The 15 year old is bottled at a solid 46% and clearly has much more sherry influence. Aged exclusively in ex-oloroso sherry casks, the richness comes through very clearly. This is edging right up to the line of overwriting the malt, with only hints of its agricultural origins left in the nose. However, it is balanced by the more bitter notes on the nose and palate. It very much feels like a dessert dram and would not be out of place next to a roaring fire on a winter evening. While priced too high in Oregon for me to consider it a good value here, it's only $72 from Hi-Time, which is a much more attractive proposition.
Nose: dark, rich, savory oloroso sherry, bright raspberries, hints of malt and vanilla, sweetened oatmeal, maple syrup, 60% dark chocolate, a touch of coffee. After adding a few drops of water, it becomes dustier, with the sherry and chocolate dominating, the fresh berries are still present but in diminished form, the raspberries seem more like a compote, and buttery sugar cookies emerge.
Taste: sweet and creamy sherry and berries, pepper comes in mid-palate, a bright burst of oatmeal, dark chocolate, and maple syrup, leading into a bittersweet finish. After dilution, there is a distinct sense of an acidic raspberry tang overlaid on the creamy sweetness up front, pepper is slightly diminished, and the chocolate becomes more like cacao nibs.
Finish: berries, pepper, sweet sherry, a touch of oak, oatmeal.
Like the 15 year old, the 18 year old is bottled at 46% and aged exclusively in ex-oloroso sherry casks. I really like how it seems to have turned a corner, returning to a certain kind of graininess on the nose and palate. However, it definitely seems more like sweetened oatmeal than malt, to me. The sherry also seems a bit less in your face than the 15 year old, which is pleasant. Maybe there were more refill casks in the mix? The only major downside is the price - it's usually well above $100, which is pretty spendy territory. While previously it was an exceptional deal from the UK, that route is somewhat closed off right now if you're like me and live in one of the countries where shipping is now excluded (or at least stinkin' expensive). However, if you can still take advantage of their lower prices, this is a fabulous sherried whisky that I would love to drink more often.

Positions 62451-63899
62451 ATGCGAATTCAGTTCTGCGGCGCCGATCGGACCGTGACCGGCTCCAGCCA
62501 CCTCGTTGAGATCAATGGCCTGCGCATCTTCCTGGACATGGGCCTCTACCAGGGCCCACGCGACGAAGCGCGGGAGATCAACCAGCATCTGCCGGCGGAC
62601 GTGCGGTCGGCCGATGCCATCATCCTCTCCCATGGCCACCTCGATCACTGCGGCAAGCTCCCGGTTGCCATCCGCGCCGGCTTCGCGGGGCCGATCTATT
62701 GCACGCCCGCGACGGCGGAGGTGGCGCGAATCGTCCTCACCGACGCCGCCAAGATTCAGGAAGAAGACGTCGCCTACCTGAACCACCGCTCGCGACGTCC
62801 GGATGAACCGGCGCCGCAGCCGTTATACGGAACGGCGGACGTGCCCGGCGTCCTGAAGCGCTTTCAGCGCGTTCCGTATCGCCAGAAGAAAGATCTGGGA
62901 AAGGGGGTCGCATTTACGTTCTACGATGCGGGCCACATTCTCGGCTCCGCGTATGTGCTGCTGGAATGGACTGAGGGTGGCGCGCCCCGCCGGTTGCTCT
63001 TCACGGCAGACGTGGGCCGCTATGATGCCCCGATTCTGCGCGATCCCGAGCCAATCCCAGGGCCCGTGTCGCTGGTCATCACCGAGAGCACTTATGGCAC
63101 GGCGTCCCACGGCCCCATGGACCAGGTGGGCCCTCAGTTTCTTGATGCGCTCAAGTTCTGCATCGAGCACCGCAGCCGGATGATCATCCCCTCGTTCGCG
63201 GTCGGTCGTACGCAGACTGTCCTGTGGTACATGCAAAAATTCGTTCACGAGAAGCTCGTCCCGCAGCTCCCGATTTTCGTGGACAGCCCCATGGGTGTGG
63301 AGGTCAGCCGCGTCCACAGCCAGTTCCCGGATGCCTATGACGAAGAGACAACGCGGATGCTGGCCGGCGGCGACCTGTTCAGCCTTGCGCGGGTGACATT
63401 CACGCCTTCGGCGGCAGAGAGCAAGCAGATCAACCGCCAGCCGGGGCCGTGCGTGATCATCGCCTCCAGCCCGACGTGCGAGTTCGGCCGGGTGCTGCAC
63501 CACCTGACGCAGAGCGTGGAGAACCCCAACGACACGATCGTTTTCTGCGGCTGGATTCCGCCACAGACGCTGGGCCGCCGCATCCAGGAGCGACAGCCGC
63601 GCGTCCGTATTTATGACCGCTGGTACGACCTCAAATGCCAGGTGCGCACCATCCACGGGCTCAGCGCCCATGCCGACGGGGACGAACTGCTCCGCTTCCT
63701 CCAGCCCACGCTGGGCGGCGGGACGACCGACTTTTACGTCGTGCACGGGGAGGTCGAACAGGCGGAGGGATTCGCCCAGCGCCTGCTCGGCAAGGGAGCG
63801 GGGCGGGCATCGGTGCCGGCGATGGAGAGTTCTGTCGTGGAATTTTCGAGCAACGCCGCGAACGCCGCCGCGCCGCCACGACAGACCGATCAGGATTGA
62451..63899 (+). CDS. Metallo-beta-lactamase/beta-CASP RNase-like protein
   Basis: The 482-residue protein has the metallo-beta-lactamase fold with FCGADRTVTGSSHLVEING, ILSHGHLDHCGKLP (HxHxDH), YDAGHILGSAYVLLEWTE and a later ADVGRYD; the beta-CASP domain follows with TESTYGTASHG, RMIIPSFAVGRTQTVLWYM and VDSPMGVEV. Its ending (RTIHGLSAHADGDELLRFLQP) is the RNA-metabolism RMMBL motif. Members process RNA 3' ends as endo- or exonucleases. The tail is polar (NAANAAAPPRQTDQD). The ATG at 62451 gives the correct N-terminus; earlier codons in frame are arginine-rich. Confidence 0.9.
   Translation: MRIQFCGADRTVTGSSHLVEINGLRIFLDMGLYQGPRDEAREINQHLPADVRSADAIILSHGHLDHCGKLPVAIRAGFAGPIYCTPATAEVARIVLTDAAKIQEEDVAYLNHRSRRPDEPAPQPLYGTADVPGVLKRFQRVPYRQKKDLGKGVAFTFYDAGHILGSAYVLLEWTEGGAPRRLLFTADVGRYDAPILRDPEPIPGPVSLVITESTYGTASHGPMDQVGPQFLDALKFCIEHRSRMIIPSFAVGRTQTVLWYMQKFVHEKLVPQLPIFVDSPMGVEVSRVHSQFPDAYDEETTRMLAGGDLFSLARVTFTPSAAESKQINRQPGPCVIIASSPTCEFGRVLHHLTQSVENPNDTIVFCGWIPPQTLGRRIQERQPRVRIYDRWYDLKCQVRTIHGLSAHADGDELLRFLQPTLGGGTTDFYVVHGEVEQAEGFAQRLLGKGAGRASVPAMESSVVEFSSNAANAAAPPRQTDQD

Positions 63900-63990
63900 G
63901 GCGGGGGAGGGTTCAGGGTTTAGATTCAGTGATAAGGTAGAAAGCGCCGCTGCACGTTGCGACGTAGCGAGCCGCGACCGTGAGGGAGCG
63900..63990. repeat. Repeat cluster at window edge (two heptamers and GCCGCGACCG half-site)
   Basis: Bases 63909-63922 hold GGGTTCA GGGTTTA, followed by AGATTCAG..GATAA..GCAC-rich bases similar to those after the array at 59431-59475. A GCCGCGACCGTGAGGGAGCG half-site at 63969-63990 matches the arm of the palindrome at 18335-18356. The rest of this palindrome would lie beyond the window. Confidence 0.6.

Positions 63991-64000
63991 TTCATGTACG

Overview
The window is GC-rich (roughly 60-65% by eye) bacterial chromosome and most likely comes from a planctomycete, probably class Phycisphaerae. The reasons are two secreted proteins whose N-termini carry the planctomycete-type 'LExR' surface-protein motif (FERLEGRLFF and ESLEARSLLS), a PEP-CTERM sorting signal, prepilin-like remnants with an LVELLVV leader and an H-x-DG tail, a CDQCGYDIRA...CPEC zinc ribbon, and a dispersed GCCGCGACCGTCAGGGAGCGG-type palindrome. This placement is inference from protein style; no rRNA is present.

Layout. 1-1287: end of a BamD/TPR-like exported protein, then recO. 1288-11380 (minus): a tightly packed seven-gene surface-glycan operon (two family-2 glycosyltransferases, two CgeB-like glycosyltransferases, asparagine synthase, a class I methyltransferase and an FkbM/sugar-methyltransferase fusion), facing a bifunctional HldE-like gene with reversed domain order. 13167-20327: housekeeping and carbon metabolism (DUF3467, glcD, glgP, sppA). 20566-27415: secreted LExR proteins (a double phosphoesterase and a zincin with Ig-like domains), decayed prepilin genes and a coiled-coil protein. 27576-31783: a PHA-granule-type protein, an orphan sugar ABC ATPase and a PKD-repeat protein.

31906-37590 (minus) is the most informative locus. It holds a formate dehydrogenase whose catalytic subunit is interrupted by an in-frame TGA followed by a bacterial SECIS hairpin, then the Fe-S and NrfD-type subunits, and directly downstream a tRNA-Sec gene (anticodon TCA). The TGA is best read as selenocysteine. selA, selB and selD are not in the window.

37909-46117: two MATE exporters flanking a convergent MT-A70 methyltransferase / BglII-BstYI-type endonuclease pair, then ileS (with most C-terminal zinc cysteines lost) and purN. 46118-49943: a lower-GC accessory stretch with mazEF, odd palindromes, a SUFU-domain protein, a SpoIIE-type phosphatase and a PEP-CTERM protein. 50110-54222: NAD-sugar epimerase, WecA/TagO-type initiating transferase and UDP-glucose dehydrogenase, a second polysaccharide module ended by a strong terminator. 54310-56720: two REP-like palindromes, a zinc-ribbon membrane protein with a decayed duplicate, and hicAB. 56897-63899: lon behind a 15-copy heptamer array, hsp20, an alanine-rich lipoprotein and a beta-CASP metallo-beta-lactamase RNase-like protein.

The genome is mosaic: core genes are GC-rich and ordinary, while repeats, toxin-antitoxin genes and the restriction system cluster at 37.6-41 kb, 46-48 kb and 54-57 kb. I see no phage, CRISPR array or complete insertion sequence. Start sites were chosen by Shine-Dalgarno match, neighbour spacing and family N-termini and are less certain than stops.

This was a really interesting set of whiskies to try. There's a very strong familial resemblance between all three - a pattern of initial sweetness, then a big burst of pepper mid-palate, the combination of sherry and chocolate on the nose, and a fairly bittersweet finish. This gives the series a strong sense of evolution - the details changing, but the core of the whisky remains the same.
Last, but not least, I want to take a moment to thank GlenDronach for releasing such a nice little pack of miniatures. It's really nice when distilleries put them together and I really wish more would do this as a way to promote their products. Not too many people are going to plonk down the cash for their older bottlings without tasting them first and this is a pretty cost-effective way to get a sneak peek.
2 hours ago
i'm intrigued. Can't wait to get me a bottle!ReplyDelete
I have had both the 12 and 15. I thought the 12 was too sweet (from PX maybe) and not nearly as complex as the 15. I am curious about the 18 now but think I might pass that up and try to find on older bottle. Is the 18 noticeably more balanced or more complex than the 15? I like sherry finishes but not when they overpower everything.ReplyDelete
I genuinely liked the 18 better than the 15, since I felt like there was more malt character remaining behind the sherry, but the quality:price ratio just isn't there in the States. The 15 is still in the mid-$70 range, while the 18 is often over $110. The 15 is definitely sherry-centric, but it's the best of the bunch if you're going to buy an entire bottle.Delete